1. Introduction

The accidental discovery of worked stone pieces on a narrow beach near Wong Tei Tung, at Kei Ling Ha Loi (Three Fathoms Cove) in eastern Sai Kung in 2003, was reported in the South China Post on 15 January 2006 (Fig. 2: newspaper article). Professor Zhang Zhenhong of the anthropology department of Zhongshan University authenticated the finds as primitive prehistoric stone tools never before found in the southern coastal areas of China. Optical-luminescence dating confirmed a date between 35,000 and 39,000 years for the site. Previously, the oldest prehistoric remains from Hong Kong dated only to 6000 years. Gao Xing, deputy director of the Institute of Vertebrate Palaeontology and Palaeoanthropology in Beijing has suggested that no similar artefacts have been previously discovered in the region. The site was excavated by a team of nine archaeologists from Hong Kong, Macau and Mainland China, supported by a grant from the Hong Kong Government's Antiquities and Monuments Office. It was reported (Hong Kong Archaeological Society 2005) that the lithic workshop or stone tool factory site is approximately 100m wide and extends 400m uphill from the beach. Pieces of worked stone occur on the beach and below sea level. Permission to visit and sample the site in 2006 and 2007 was obtained from Dr Ng of the Hong Kong Archaeological Society. Fearing vandalism, Dr Ng does not wish to publish the exact location of the site; nothing in the present article adds to the site details not previously published by the Hong Kong Archaeological Society.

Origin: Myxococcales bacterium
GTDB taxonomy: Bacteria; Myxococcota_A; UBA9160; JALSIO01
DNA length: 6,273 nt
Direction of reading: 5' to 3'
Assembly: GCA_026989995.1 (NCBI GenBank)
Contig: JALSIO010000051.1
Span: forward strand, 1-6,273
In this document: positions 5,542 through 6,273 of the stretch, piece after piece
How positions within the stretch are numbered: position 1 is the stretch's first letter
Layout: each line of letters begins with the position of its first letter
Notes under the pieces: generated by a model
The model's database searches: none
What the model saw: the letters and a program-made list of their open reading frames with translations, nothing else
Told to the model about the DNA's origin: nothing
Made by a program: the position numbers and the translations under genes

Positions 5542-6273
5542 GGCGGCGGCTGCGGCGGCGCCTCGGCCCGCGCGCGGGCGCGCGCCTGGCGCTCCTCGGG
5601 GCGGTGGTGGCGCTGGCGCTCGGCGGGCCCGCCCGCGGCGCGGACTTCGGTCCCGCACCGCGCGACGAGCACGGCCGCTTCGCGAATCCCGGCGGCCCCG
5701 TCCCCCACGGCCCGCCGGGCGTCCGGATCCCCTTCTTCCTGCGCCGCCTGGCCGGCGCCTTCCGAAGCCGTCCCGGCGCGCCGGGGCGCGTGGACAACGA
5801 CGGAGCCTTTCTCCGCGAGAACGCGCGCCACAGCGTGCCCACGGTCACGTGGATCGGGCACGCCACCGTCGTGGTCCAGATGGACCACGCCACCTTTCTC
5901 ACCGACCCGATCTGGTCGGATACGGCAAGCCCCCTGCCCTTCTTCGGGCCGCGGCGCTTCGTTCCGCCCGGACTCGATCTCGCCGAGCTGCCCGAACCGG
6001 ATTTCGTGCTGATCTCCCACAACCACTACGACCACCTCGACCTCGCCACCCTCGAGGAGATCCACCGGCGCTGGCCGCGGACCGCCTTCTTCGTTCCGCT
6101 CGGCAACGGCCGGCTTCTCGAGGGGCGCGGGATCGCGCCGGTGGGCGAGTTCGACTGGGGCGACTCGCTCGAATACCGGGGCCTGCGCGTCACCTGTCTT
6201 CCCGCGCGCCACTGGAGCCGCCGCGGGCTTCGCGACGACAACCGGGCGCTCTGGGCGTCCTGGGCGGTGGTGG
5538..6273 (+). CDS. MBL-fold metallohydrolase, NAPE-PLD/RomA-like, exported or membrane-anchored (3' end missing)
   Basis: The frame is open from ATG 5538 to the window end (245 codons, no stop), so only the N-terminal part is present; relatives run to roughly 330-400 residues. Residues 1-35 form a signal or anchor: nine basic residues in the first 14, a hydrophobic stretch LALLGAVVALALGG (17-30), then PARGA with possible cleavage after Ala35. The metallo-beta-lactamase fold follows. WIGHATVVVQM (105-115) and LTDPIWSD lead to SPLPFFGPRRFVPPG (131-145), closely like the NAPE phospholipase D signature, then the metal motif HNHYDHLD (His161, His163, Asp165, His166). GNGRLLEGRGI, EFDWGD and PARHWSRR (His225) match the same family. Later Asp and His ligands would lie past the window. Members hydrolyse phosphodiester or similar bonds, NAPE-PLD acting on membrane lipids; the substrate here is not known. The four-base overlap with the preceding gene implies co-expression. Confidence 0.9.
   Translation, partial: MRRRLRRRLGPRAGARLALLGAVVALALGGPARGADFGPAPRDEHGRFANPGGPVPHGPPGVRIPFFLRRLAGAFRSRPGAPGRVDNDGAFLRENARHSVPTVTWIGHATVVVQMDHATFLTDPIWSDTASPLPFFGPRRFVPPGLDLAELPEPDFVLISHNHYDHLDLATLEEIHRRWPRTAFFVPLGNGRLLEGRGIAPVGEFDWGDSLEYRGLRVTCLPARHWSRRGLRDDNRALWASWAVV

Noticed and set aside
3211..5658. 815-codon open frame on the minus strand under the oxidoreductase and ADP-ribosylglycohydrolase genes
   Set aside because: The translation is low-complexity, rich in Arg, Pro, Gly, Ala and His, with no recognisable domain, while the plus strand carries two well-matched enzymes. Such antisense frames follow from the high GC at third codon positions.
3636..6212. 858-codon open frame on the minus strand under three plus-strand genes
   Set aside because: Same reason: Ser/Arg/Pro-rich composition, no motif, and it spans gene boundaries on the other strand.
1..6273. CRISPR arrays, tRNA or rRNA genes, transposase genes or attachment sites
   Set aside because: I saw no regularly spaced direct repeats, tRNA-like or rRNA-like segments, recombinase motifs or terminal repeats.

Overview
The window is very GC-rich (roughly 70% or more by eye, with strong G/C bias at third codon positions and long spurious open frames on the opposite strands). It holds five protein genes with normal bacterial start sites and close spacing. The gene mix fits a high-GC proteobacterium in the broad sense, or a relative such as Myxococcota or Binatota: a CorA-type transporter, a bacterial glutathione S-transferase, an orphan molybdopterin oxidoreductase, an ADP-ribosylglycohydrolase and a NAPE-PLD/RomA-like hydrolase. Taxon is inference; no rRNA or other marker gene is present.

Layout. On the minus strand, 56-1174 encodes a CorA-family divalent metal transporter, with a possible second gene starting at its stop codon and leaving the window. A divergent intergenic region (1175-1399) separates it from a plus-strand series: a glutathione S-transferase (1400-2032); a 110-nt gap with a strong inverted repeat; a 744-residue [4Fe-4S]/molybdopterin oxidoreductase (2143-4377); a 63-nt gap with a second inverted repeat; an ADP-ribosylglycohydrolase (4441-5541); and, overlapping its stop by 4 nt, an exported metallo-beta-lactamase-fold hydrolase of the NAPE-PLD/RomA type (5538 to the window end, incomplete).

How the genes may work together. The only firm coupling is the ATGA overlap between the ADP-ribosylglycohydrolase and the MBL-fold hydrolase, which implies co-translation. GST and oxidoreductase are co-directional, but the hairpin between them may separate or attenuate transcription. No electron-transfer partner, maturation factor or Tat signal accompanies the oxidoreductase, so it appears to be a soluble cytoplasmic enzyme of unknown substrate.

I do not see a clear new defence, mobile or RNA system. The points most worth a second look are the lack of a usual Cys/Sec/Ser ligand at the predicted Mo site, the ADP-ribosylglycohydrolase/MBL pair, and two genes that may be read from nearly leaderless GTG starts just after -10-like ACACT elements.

Figure 2

Figure 2: Newspaper article


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